Charles Dickens, David Copperfield: Ch. 61

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I am Shown Two Interesting Penitents

For a time—at all events until my book should be completed, which would be the work of several months—I took up my abode in my aunt's house at Dover; and there, sitting in the window from which I had looked out at the moon upon the sea, when that roof first gave me shelter, I quietly pursued my task.

In pursuance of my intention of referring to my own fictions only when their course should incidentally connect itself with the progress of my story, I do not enter on the aspirations, the delights, anxieties, and triumphs of my art. That I truly devoted myself to it with my strongest earnestness, and bestowed upon it every energy of my soul, I have already said. If the books I have written be of any worth, they will supply the rest. I shall otherwise have written to poor purpose, and the rest will be of interest to no one.

Occasionally, I went to London; to lose myself in the swarm of life there, or to consult with Traddles on some business point. He had managed for me, in my absence, with the soundest judgement; and my worldly affairs were prospering. As my notoriety began to bring upon me an enormous quantity of letters from people of whom I had no knowledge—chiefly about nothing, and extremely difficult to answer—I agreed with Traddles to have my name painted up on his door. There, the devoted postman on that beat delivered bushels of letters for me; and there, at intervals, I laboured through them, like a Home Secretary of State without the salary.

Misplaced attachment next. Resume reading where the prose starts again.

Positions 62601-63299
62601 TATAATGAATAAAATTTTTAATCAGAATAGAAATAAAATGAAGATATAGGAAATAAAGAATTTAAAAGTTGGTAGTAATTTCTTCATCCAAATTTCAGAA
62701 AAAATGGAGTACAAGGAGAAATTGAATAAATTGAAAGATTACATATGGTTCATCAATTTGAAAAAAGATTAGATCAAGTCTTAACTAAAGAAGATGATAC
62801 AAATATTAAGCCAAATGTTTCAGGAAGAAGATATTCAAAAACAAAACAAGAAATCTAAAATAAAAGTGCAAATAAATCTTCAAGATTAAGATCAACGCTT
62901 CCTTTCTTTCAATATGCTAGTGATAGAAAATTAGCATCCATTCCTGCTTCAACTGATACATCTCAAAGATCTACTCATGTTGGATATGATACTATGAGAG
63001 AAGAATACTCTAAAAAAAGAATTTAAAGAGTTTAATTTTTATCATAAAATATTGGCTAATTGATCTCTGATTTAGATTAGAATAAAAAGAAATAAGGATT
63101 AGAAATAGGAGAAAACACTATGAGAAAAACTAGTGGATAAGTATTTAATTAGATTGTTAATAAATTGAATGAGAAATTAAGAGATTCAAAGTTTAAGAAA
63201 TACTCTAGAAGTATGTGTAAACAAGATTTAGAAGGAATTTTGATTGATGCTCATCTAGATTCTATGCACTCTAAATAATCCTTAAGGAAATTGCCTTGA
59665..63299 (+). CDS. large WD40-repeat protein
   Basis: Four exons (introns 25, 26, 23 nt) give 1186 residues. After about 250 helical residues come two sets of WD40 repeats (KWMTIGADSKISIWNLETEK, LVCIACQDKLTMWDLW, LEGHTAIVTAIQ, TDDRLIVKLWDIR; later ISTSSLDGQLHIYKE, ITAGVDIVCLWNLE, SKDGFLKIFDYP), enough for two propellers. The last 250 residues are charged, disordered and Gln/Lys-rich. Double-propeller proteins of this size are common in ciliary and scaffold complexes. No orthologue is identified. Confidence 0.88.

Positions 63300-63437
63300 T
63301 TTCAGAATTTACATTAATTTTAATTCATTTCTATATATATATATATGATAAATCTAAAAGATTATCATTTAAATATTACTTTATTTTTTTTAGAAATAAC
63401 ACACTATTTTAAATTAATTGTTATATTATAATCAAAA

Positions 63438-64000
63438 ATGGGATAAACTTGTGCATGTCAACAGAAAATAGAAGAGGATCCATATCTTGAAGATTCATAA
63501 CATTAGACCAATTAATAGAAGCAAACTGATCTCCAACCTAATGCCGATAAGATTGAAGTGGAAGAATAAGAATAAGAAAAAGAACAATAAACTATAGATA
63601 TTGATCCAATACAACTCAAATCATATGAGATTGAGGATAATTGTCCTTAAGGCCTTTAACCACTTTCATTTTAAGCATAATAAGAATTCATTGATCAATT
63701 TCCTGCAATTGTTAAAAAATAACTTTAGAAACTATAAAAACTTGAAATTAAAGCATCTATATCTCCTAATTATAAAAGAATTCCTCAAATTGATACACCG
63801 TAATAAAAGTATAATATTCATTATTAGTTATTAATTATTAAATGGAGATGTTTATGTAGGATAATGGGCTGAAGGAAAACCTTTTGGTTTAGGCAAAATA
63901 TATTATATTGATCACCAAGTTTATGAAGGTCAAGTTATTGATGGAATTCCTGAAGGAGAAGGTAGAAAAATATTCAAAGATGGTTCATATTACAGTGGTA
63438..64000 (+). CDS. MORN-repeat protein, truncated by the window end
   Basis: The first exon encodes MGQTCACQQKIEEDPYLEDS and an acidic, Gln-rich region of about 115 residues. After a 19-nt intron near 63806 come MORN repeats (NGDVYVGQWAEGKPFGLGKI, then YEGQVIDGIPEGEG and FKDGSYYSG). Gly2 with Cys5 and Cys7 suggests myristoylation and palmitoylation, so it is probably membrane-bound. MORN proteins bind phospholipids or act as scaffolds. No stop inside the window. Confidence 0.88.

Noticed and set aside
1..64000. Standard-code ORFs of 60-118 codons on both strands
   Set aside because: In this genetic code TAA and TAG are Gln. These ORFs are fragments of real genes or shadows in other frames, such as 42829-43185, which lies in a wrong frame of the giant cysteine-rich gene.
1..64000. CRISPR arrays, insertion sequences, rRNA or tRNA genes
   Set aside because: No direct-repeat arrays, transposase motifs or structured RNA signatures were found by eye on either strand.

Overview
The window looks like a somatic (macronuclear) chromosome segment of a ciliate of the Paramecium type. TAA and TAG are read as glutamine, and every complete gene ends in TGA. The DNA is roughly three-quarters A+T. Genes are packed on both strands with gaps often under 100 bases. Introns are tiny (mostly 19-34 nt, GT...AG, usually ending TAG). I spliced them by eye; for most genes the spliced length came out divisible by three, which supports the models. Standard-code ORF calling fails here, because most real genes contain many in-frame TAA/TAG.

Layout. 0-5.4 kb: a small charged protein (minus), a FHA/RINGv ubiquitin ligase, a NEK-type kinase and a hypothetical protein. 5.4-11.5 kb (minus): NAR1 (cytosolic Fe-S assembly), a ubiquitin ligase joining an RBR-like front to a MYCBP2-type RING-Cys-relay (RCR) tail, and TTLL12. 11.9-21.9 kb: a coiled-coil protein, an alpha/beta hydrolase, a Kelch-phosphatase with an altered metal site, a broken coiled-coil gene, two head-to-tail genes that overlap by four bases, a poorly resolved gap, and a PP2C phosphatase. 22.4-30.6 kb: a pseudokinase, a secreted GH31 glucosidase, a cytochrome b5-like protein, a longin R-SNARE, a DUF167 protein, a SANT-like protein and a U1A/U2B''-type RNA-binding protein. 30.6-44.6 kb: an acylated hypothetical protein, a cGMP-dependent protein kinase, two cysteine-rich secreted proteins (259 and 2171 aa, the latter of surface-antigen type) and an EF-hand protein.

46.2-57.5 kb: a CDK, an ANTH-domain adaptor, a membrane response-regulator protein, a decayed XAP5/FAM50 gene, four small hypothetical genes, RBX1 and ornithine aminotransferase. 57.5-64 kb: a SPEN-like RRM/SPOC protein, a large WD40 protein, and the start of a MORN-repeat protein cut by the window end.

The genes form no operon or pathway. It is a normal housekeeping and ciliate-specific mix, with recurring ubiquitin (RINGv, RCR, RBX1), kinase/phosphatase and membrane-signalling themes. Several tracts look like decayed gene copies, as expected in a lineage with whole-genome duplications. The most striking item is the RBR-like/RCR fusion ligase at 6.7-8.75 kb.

Among this correspondence, there dropped in, every now and then, an obliging proposal from one of the numerous outsiders always lurking about the Commons, to practise under cover of my name (if I would take the necessary steps remaining to make a proctor of myself), and pay me a percentage on the profits. But I declined these offers; being already aware that there were plenty of such covert practitioners in existence, and considering the Commons quite bad enough, without my doing anything to make it worse.

The girls had gone home, when my name burst into bloom on Traddles's door; and the sharp boy looked, all day, as if he had never heard of Sophy, shut up in a back room, glancing down from her work into a sooty little strip of garden with a pump in it. But there I always found her, the same bright housewife; often humming her Devonshire ballads when no strange foot was coming up the stairs, and blunting the sharp boy in his official closet with melody.

I wondered, at first, why I so often found Sophy writing in a copy-book; and why she always shut it up when I appeared, and hurried it into the table-drawer. But the secret soon came out. One day, Traddles (who had just come home through the drizzling sleet from Court) took a paper out of his desk, and asked me what I thought of that handwriting?

'Oh, DON'T, Tom!' cried Sophy, who was warming his slippers before the fire.

'My dear,' returned Tom, in a delighted state, 'why not? What do you say to that writing, Copperfield?'

'It's extraordinarily legal and formal,' said I. 'I don't think I ever saw such a stiff hand.'

'Not like a lady's hand, is it?' said Traddles.

'A lady's!' I repeated. 'Bricks and mortar are more like a lady's hand!'

Traddles broke into a rapturous laugh, and informed me that it was Sophy's writing; that Sophy had vowed and declared he would need a copying-clerk soon, and she would be that clerk; that she had acquired this hand from a pattern; and that she could throw off—I forget how many folios an hour. Sophy was very much confused by my being told all this, and said that when 'Tom' was made a judge he wouldn't be so ready to proclaim it. Which 'Tom' denied; averring that he should always be equally proud of it, under all circumstances.

'What a thoroughly good and charming wife she is, my dear Traddles!' said I, when she had gone away, laughing.